What You Need to Know About Coordinate Measuring Machines

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We live in a well-measured out world. Practically every aspect of our lives gets measured. We are a metric-centered generation. Most of us are relatively familiar with length, width and height.

There are however those physical objects with more than these three dimensions. Machined parts and other multi-dimensional objects require additional measurements to form a complete picture of their dimensions.

These measurements are performed by a special class of measuring device. It is called a coordinate measuring machine or CMM. Check out these fascinating facts about this most interesting technology.

Brief History

According to CMM Solutions in the United Kingdom, the first versions of these measuring machines made their initial public appearance at the International Machine Tool Exhibition in Paris in 1959.

It was first brought to market by Ferranti. This is also the company that developed the first commercially viable computer in 1951. With such a surprisingly long history, it is puzzling that CMMs are not more commonly familiar to the public at large. Check it out here.

What is a Coordinate

For this application, a coordinate is simply a point or location within a multi-dimensional object. A coordinate measuring machine is a machine that can access, locate and measure these key points within a shape.

These measurements then create a representation of the image points they locate and measure. A simple example is measurements which are contained in a cube. In short, this machine measures the geometric details of physical objects.

Coordinate Measuring Machines (CMM) Physical Description

These machines come in different sizes and frame setups based on their specific applications. One of the most common is a four-legged frame. The CMM sits on sliders mounted on top of the rails supported by the four legs.

The measuring device is equipped with a probe that swivels to find the key coordinates of the object being measured. This probe is attached to an arm that can extend the measuring probe into and around the different compartments of the object.

They come with multiple probes and styli which are used interchangeably depending upon the object being measured. They are all stored on an accessible rack on the machine.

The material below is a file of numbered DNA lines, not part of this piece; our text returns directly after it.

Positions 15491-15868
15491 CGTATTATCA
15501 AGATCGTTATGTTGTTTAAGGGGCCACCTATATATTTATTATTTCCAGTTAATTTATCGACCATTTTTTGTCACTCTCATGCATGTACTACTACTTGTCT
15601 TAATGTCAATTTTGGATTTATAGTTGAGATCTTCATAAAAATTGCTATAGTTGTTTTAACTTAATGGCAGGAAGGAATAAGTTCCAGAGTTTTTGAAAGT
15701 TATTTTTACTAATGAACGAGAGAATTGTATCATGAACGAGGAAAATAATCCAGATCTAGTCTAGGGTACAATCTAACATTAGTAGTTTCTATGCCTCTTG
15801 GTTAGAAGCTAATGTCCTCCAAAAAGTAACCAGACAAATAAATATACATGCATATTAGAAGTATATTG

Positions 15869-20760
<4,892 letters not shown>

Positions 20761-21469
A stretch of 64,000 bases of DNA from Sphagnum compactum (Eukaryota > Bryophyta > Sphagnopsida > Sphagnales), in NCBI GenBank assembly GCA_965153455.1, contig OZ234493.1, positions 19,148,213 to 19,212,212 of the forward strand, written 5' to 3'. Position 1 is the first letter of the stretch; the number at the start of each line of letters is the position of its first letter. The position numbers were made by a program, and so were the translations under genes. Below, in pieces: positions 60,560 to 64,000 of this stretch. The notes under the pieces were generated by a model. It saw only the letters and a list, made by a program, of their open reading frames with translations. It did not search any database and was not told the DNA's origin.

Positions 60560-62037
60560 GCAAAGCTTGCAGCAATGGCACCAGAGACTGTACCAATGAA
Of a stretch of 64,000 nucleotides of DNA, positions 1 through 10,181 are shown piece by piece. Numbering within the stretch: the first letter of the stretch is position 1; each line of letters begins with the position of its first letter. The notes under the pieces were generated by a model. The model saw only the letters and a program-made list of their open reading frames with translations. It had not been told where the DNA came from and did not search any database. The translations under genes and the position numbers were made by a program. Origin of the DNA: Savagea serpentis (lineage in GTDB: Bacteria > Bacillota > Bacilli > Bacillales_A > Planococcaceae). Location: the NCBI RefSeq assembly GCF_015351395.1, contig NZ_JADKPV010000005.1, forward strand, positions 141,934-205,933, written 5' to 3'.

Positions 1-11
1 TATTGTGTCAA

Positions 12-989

Coordinate Measuring Explained

To use the four-legged frame model with manual operation, place the object to be measured within the frame of the CMM. Slide the measuring device over the object.

Use the motorized heads and probes to measure the object. Optionally, allow the on-board measuring device do it for you if the machine is so equipped. .

Either an on-board control system or a manual operator of the machine, measures the x, y and z coordinates of the object, depending upon the machine model.

These measurements are then uploaded into a Computer Aided Design (CAD) system with a modeling package to compose the visual image of the object measured.

You can get a quick look at one in action here.

Three Main Parts of These Machines

These CMMs are made up of three main components: the measuring machine, control and probe.

The measuring machine contains the measuring and recording technology. They either have a control system built in, or they have a control system that can be controlled manually by a trained operator.

Each CMM also has a measuring probe that can be fitted with the styli which come with the different measuring arms as part of the measuring technology. All three features differ according to the model and application design.

Variety of Selection

Coordinate Measuring Machines have a wide variety of applications. When shopping for one, buyers should know specifically what they need in terms of features, capabilities and machine size.

Keep in mind details like capacity. This feature refers to the size of the objects the buyer needs the machine to measure. Another important buying detail is measurement speed. A manual machine is slower than one with built-in measurement control.

Other key features are resolution, and is the smallest detail the machine can measure. The length capacity determines how far the probe can extend to get the required measurement. Careful selection of these and other feature options are key considerations for getting the correct coordinate measuring machine that best fits a company’s needs.

Conclusion

The coordinate measuring machine makes critically important and accurate measurements of many of the everyday objects we take for granted. They are used across a wide range of industry.

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